The World Is Watching Our Net Neutrality Debate, So Let’s Get It Right

from Wired

Does the United States act in accordance with the same principles that we advocate to others? The answer needs to be yes.

When it comes to the debate on network neutrality, the world watches what we do at home. That’s one reason that the President’s commitment to network neutrality is so important: In the struggle to protect a global, open, and free internet, we must also protect it at home.

The President’s recent call to enshrine network neutrality principles in domestic regulation echoes our diplomatic efforts to prevent any centralized power—corporate or governmental—from picking winners and losers on the internet, as well as our efforts to promote freedom of expression and the free flow of information online. The President’s leadership on this issue comes at a critical time: Every day we see examples of governments around the world taking unfortunate steps to inhibit internet access, restrict freedom of expression, and impose barriers to the free flow of information.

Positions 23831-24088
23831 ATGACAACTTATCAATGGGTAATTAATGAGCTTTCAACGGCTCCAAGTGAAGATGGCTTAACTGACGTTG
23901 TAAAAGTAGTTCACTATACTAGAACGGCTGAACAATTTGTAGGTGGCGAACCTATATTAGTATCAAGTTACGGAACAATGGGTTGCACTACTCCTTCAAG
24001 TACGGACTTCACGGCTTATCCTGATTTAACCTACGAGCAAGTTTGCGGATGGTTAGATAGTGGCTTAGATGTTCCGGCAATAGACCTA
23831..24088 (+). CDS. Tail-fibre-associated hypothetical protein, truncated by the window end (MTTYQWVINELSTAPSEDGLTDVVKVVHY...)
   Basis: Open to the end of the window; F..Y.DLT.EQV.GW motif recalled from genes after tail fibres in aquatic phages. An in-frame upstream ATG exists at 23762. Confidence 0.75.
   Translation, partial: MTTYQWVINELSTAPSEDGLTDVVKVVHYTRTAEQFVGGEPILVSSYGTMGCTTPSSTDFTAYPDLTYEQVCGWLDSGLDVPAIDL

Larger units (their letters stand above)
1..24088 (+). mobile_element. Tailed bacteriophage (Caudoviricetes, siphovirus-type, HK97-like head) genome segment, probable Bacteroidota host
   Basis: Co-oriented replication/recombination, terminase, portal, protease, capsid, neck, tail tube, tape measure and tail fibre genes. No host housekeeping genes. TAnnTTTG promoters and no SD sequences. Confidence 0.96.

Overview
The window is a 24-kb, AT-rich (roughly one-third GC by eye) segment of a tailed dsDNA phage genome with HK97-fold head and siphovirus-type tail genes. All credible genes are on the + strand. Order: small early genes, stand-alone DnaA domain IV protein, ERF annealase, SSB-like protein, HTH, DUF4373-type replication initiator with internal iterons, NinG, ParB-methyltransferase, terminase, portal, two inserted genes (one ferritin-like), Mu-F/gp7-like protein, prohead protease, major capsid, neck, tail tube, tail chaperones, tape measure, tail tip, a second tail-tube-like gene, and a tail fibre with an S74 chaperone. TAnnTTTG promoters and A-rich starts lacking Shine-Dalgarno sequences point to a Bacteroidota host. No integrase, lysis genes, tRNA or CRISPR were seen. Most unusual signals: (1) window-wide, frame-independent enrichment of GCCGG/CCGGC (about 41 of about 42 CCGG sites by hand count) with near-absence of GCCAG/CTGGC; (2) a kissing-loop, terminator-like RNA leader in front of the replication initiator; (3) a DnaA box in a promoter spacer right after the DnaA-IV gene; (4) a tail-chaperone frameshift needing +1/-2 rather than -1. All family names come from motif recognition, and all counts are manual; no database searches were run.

The Russian government, just last month, pressured social media companies to block access to pages used to organize peaceful political protests. In China, authorities have blocked Gmail and Google search. In addition to ongoing and systematic efforts to control content and punish Chinese citizens who run afoul of political sensitivities, such measures are an effort to further diminish the Chinese people’s access to information, while effectively favoring Chinese Internet companies by blocking other providers from accessing its market. In Turkey, the government blocked access to Twitter for several weeks last year after the company refused to take down tweets that the government found politically objectionable. And in Hungary, there was an effort last autumn to impose a tax on data flows—a form of mandating paid access to users—which was ultimately abandoned after pressure from the public and the EU.

More here.

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